|The first of today's three images is probably a staged Air|
Force publicity shot.
The Packet, unfortunately, was somewhat of a failure. It was underpowered, and the design of the fuselage made it less than ideal for the cargo it was intended to carry. The Air Force wasn't happy, and asked Fairchild to redesign the aircraft. Initially designated the XC-82B, the redesign utilized larger engines, and the cockpit was moved forward, freeing up cargo space. Now happy, the Air Force ordered this new version into production as the better-known C-119 Flying Boxcar, and over 1,100 were built.
But what is especially interesting about two of these photos is what's in their backgrounds. One of the C-82's roles was that of glider tow. During the war, WACO built over 13,000 CG-4 troop gliders, which were towed into combat behind transports such as the C-46 and C-47.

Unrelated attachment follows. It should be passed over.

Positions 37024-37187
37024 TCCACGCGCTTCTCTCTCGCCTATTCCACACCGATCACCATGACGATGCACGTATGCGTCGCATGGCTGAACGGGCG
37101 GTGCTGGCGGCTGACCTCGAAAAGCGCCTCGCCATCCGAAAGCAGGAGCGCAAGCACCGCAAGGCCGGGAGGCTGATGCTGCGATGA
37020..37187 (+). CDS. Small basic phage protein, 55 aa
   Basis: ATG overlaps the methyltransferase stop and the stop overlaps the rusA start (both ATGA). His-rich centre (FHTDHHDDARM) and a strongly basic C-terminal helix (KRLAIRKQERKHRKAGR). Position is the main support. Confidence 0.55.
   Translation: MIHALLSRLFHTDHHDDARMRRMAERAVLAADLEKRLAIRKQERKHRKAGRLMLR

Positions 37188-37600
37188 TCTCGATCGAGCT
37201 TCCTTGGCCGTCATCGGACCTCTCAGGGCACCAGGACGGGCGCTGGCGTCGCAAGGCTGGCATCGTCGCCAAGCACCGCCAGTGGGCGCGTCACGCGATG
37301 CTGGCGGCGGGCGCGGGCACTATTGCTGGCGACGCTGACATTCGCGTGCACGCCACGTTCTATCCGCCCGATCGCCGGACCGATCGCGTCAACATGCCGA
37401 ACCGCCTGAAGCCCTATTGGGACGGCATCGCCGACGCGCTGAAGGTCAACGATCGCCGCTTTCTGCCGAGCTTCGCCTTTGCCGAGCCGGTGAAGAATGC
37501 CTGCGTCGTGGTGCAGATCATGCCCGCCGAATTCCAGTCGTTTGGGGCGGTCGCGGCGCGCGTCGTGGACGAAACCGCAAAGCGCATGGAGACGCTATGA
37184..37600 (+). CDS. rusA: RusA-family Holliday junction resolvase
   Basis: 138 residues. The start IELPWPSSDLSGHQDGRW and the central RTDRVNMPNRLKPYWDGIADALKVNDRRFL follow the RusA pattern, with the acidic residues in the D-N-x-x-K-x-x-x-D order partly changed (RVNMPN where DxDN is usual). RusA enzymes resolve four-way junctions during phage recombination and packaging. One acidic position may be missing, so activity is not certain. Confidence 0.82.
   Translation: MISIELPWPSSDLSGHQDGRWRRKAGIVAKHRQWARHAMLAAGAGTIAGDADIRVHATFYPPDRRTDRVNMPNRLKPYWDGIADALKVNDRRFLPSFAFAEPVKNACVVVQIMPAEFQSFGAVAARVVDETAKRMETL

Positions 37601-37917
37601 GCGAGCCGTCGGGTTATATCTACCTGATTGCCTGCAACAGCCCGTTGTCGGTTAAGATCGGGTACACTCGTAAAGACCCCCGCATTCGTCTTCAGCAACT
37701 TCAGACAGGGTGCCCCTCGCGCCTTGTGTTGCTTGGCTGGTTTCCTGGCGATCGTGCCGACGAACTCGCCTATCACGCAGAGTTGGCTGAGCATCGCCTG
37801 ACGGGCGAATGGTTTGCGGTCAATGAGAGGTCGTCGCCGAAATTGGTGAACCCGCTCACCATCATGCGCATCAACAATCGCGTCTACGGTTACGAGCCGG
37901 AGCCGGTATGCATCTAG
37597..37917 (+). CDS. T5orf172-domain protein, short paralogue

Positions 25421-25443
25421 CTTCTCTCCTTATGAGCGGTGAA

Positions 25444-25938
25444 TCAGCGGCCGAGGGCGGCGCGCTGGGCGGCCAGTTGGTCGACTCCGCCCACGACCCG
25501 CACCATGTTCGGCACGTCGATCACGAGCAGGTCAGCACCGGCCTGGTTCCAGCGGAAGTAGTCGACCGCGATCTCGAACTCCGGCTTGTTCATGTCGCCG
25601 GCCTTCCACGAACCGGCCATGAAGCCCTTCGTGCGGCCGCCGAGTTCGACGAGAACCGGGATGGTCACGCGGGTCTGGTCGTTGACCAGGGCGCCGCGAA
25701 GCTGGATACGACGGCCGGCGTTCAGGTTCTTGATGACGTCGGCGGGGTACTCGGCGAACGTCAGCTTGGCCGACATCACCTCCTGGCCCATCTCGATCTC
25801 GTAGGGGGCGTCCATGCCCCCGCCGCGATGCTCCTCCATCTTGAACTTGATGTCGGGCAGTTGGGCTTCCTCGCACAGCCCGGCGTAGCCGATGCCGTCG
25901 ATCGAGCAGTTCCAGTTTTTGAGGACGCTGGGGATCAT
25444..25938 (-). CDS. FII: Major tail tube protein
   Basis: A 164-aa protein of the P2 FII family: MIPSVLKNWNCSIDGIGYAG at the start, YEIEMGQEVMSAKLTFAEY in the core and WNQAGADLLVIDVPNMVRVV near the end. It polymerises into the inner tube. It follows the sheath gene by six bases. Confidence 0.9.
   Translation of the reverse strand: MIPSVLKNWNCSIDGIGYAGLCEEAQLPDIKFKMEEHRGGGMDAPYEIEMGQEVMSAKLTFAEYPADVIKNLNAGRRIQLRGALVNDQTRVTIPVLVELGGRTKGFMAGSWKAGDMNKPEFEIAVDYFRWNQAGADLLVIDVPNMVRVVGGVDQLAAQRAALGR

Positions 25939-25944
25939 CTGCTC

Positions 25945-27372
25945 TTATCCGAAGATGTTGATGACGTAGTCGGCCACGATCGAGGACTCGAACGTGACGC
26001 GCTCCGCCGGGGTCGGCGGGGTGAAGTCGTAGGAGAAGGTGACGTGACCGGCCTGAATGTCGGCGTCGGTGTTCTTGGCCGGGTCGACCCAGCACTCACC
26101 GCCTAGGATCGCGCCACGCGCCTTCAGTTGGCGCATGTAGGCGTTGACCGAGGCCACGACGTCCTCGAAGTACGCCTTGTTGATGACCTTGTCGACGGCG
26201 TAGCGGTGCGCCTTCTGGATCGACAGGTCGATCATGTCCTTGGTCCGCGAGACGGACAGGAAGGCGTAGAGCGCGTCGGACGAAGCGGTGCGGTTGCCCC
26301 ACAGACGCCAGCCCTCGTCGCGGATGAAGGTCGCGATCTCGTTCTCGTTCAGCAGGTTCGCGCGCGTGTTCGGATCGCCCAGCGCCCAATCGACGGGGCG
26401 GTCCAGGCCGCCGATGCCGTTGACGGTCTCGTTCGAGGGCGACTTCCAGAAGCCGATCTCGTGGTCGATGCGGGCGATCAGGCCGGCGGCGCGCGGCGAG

But with the end of the war, it became clear that large troop-carrying gliders were no longer relevant, and the production contract was cancelled, with only 473 aircraft built. Only one complete G-15 fuselage has survived the years, and is awaiting restoration at the WACO Museum and Aviation Learning Center at the historic WACO Field, Troy, Ohio. (Images of the current condition of the airframe can be seen here - you'll have to scroll about 3/4 down the page.)
If anyone has stories of what the aircraft were utilized for at Fort Benning, please share!